Truck in a factory

Effect of stearic or oleic acid supplementation on milk performance and energy partitioning

Ishaya U. Gadzama & Fernando Díaz

High producing dairy cows require energy dense diets during periods of negative energy balance. Energy deficiency can reduce milk production and negatively affect milk composition, as well as increase the susceptibility of cows to metabolic disorders such as ketosis, fatty liver, and downer cow syndrome. One way to increase the energy density of dairy diets is to increase the amount of nonstructural carbohydrate. However, feeding high starch diets promote greater ruminal propionate production and predispose cows to rumen acidosis and milk fat depression. Fat is a rich source of digestible energy with 2.25 times more energy than starches and digestible fiber found in common grain or forage sources.

This content is locked

Login To Unlock The Content!
Two cows ruminating on the grass

Branched-chain volatile fatty acids supplementation

Fernando Diaz

Ruminal branched-chain volatile fatty acids (BCVFA; isobutyrate, isovalerate, and 2-methylbutyrate) originates primarily from the degradation of branched-chain amino acids (valine, isoleucine, leucine and proline) included in the diet. Ruminal microorganisms utilize BCVFA as a source of carbon skeleton to synthesize branched-chain amino acids. Previous studies reported that dietary BCVFA supplementation enhance cellulolytic bacteria population and fiber digestibility in the rumen.

This content is locked

Login To Unlock The Content!
Do fresh lactation cows need to be supplemented with palmitic fat?

Do fresh lactation cows need to be supplemented with palmitic fat?

Fernando Díaz

The raising demand for butterfat in the US along with higher milk fat price has increased the usage of fat supplements enriched (80 – 98%) with palmitic acid in the dairy industry. Recent studies have shown that feeding palmitic acid to lactating cows increases milk fat production. In postpartum cows; however, feeding supplemental fats may depress feed intake, affect body reserves, and increase the risk of metabolic disorders.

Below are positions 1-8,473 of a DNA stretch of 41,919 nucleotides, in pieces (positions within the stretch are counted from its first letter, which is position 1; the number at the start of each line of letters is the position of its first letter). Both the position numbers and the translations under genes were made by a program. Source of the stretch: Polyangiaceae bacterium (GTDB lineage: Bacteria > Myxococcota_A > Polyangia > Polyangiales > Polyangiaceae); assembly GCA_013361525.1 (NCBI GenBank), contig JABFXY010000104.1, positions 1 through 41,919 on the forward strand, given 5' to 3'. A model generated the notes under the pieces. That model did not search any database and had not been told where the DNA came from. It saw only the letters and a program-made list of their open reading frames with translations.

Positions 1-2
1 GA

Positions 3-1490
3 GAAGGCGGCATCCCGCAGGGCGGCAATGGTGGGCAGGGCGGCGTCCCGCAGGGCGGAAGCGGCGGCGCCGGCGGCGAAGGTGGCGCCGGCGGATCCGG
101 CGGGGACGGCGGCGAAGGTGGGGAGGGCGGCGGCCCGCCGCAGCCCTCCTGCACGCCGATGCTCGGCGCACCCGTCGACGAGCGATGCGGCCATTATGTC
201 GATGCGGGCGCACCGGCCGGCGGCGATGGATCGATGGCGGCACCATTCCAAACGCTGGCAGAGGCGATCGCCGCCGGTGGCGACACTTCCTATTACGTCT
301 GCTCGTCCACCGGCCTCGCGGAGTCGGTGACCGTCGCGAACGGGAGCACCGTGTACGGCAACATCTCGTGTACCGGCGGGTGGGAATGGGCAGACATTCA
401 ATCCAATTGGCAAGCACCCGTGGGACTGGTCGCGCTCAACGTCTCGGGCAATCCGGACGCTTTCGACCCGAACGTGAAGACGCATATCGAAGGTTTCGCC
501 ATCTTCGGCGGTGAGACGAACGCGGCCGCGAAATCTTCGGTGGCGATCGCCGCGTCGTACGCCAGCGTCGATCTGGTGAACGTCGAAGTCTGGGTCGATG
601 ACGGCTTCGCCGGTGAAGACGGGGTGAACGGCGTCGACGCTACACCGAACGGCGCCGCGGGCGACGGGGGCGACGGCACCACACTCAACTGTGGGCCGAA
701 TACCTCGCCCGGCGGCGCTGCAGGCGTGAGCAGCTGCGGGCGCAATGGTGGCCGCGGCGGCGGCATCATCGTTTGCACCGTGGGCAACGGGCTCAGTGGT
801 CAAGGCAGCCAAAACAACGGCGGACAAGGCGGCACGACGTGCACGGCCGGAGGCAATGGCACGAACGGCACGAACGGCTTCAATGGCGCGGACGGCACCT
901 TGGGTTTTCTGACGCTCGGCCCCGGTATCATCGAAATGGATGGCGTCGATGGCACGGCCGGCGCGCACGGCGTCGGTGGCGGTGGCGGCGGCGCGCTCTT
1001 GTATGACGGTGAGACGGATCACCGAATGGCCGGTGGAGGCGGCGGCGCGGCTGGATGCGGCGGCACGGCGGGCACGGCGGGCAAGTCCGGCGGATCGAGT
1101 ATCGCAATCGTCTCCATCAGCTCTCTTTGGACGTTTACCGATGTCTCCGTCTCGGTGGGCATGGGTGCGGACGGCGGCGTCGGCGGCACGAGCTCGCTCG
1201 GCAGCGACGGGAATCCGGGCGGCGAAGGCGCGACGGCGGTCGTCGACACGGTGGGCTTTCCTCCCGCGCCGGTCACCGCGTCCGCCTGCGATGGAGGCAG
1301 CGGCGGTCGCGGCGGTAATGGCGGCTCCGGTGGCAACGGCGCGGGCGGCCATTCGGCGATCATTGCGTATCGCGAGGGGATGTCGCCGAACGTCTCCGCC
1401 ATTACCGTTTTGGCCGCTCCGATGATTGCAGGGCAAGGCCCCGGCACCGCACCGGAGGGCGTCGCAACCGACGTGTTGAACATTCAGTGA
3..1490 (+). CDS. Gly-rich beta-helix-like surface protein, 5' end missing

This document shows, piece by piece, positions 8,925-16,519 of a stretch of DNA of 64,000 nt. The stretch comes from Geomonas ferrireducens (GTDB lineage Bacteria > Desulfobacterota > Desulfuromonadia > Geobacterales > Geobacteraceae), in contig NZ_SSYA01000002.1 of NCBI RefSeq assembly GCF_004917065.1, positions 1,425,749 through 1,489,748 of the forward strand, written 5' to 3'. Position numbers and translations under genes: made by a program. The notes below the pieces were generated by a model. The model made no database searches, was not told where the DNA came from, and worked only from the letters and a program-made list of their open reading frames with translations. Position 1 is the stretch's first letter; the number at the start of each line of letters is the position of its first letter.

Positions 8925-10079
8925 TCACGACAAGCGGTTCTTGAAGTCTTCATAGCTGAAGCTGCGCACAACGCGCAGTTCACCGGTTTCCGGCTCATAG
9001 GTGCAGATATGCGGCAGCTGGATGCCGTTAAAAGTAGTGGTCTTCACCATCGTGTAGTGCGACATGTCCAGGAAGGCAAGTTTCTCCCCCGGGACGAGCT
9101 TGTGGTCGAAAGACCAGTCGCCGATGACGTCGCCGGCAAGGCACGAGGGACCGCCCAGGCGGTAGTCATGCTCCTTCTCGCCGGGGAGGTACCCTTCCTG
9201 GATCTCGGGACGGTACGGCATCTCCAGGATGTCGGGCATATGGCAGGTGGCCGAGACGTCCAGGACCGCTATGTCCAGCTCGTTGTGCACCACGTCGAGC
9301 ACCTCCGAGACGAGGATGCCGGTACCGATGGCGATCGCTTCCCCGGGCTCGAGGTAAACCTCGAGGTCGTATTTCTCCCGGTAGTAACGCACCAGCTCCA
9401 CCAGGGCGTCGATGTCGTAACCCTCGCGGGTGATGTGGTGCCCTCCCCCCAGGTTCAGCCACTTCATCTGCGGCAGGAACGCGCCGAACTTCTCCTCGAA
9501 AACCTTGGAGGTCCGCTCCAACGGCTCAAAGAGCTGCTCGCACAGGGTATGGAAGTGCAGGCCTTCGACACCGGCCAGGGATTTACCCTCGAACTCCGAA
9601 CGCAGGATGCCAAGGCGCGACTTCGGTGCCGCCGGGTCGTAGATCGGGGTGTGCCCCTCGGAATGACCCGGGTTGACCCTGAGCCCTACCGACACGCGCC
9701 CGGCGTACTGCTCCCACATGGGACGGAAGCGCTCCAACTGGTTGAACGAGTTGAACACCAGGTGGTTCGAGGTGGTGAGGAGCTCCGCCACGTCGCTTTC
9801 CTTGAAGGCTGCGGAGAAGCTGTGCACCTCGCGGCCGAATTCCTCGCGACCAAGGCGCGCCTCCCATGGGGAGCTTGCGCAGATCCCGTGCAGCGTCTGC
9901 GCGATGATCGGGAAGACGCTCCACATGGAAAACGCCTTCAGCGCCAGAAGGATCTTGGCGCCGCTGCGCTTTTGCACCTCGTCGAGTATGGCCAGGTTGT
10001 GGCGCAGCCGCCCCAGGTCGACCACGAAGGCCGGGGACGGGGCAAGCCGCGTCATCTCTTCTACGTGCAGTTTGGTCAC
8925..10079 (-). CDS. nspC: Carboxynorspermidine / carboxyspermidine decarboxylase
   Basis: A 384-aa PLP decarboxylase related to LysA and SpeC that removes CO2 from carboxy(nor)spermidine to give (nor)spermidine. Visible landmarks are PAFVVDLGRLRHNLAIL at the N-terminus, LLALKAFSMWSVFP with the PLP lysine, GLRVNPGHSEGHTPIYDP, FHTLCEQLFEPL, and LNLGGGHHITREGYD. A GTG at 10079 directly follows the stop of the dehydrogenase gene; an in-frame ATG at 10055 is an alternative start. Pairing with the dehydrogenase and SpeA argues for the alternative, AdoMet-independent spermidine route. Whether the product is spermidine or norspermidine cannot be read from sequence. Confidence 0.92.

Researchers from Michigan State University evaluated the effects of feeding palmitic acid on production responses and energy partitioning of 52 early-lactation cows. During the fresh period (0 – 24 days in milk) cows were separated in two groups and received a fresh diet either with or without palmitic acid. Posteriorly, during the peak period (25 – 67 days in milk) cows were separated again in two feeding groups and fed a peak diet with or without supplemental palmitic. The fresh diets were higher in protein (17.5 vs. 16.8% in a dry matter basis; DM) and lower in starch (23.5 vs. 25.5% DM) than the peak diets.

The palmitic supplement was added into the diets at 1.5% DM so on average, cows received daily 333 and 450 g of supplement during the fresh and peak period, respectively. Total fatty acid concentrations in the fresh diets without and with palmitic were 3.0 and 4.5%, respectively. Similarly, fatty acid content in the peak diets were 3.5 and 5.1%.

The results of this study were published recently in Journal of Dairy Science (2019), and in summary, the authors de Souza and Lock reported the following findings:

  • Feeding palmitic acid during the fresh period (0 – 24 days in milk) did not affect intake nor milk yield (22.2 and 47.9 kg/day, respectively). However, cows receiving palmitic produced more energy-corrected-milk (ECM; 56.6 vs. 51.9 kg/day), milk fat (2.29 vs. 2.01 kg/day), and milk protein (1.60 vs. 1.50 kg/day) than cows that did not received the supplemental fatty acid. At the same time, supplemented cows lost more body weigh (2.65 vs. 1.89 kg/day) and body condition score during this period and had higher levels of nonesterified fatty acids (NEFA) in plasma (0.65 vs. 059 mmol/L). Therefore, the greater performance observed in cows fed palmitic may be due to a higher adipose tissue mobilization.
  • During the peak period (25 – 67 days), regardless of the diet cows received in the fresh period, feeding palmitic increased milk yield (58.0 vs. 54.6 kg/day), ECM production (61.5 vs. 56.9 kg/day), and milk fat yield (2.27 vs. 2.06 kg/day) without affecting DM intake (average: 30 kg/day). Interestingly, the authors observed that feeding palmitic during the peak period increased milk fat yield to a greater extent in cows that did not receive the fat supplement during the fresh period (2.31 vs. 2.23 kg/day).
  • In addition, cows that received palmitic during the fresh period had lower body weight (675 vs. 695 kg) and lost more body reserves (0.28 vs. 0.18 kg/day) during the peak period than cows that were fed the unsupplemented diet.

In conclusion, feeding palmitic acid to fresh cows increases mobilization of body reserves and NEFA concentration in plasma. Therefore, this practice is not recommended during the postpartum period.


  1. de Souza, J., and A. L. Lock. 2019. Effects of timing of palmitic acid supplementation on production responses of early-lactation dairy cows. J. Dairy Sci. 102:260–273.
  2. de Souza, J., C. Strieder-Barboza, G. A. Contreras, and A. L. Lock. 2019. Effects of timing of palmitic acid supplementation during early lactation on nutrient digestibility, energy balance, and metabolism of dairy cows. J. Dairy Sci. 102:274–287.